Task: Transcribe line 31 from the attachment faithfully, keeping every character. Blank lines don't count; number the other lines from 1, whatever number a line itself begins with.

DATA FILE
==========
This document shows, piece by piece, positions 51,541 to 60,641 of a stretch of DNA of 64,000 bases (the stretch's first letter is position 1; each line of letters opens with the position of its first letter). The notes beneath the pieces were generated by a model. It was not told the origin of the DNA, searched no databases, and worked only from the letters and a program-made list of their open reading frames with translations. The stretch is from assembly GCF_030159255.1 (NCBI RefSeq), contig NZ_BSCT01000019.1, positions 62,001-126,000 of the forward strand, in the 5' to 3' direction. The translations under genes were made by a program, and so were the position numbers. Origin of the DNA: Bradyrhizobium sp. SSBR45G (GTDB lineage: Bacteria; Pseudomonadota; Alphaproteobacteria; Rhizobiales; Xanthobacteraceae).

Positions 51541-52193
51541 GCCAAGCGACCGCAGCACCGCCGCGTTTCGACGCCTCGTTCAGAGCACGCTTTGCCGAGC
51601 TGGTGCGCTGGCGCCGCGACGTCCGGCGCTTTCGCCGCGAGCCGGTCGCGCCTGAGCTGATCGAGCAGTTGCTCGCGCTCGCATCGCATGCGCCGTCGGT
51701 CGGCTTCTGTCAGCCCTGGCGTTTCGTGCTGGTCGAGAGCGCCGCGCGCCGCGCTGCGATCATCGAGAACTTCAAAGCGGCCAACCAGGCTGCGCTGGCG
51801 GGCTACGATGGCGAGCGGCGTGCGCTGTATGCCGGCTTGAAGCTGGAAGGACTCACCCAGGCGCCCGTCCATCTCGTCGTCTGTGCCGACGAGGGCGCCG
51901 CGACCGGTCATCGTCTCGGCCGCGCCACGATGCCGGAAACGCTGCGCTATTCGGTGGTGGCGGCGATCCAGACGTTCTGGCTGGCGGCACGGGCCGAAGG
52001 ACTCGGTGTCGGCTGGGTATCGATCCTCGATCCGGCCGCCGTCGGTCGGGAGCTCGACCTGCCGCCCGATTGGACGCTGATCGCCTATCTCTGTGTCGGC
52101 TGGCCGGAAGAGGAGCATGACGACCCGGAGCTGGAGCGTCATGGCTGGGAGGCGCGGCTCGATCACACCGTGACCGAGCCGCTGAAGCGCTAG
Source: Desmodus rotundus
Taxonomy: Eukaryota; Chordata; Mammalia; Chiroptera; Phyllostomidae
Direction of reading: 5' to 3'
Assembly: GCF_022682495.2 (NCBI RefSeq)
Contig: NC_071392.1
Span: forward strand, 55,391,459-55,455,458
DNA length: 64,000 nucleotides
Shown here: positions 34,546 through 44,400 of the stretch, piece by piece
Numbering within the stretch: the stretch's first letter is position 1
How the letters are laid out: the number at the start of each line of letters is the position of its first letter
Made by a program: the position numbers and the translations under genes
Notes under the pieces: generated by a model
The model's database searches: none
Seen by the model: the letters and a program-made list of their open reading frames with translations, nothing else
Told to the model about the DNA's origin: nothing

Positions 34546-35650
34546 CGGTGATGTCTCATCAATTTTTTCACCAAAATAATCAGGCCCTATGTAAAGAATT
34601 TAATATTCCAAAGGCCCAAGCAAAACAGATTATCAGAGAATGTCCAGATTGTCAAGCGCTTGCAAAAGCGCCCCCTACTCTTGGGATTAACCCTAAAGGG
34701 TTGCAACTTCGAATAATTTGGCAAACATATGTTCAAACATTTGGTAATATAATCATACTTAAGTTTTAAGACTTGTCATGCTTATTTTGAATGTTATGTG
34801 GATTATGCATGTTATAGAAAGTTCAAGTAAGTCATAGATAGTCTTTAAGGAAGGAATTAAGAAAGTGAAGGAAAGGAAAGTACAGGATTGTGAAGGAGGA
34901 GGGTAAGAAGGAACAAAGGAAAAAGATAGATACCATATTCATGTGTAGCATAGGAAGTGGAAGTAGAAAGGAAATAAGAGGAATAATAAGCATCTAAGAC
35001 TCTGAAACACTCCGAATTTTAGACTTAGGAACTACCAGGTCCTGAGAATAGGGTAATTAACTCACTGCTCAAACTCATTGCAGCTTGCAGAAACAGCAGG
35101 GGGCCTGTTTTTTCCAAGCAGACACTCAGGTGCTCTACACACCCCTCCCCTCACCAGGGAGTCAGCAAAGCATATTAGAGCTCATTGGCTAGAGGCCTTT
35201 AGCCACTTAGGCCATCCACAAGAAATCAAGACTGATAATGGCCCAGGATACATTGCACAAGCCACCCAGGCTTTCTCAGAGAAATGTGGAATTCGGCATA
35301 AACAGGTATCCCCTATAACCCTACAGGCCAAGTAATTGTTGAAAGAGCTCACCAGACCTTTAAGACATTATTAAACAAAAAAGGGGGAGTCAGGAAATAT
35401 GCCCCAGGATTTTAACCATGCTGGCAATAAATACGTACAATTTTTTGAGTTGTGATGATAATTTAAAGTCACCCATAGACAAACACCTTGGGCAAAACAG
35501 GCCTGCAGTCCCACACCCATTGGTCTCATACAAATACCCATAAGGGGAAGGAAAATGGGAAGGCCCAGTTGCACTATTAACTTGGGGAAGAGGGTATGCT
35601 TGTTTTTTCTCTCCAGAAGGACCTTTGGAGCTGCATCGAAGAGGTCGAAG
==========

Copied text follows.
35001 TCTGAAACACTCCGAATTTTAGACTTAGGAACTACCAGGTCCTGAGAATAGGGTAATTAACTCACTGCTCAAACTCATTGCAGCTTGCAGAAACAGCAGG